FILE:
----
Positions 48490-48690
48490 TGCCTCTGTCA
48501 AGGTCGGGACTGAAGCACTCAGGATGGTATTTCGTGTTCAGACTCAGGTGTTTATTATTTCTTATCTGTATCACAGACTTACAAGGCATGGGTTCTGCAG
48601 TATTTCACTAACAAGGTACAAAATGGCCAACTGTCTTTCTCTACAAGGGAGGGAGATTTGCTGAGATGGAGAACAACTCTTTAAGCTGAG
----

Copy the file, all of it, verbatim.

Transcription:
Positions 48490-48690
48490 TGCCTCTGTCA
48501 AGGTCGGGACTGAAGCACTCAGGATGGTATTTCGTGTTCAGACTCAGGTGTTTATTATTTCTTATCTGTATCACAGACTTACAAGGCATGGGTTCTGCAG
48601 TATTTCACTAACAAGGTACAAAATGGCCAACTGTCTTTCTCTACAAGGGAGGGAGATTTGCTGAGATGGAGAACAACTCTTTAAGCTGAG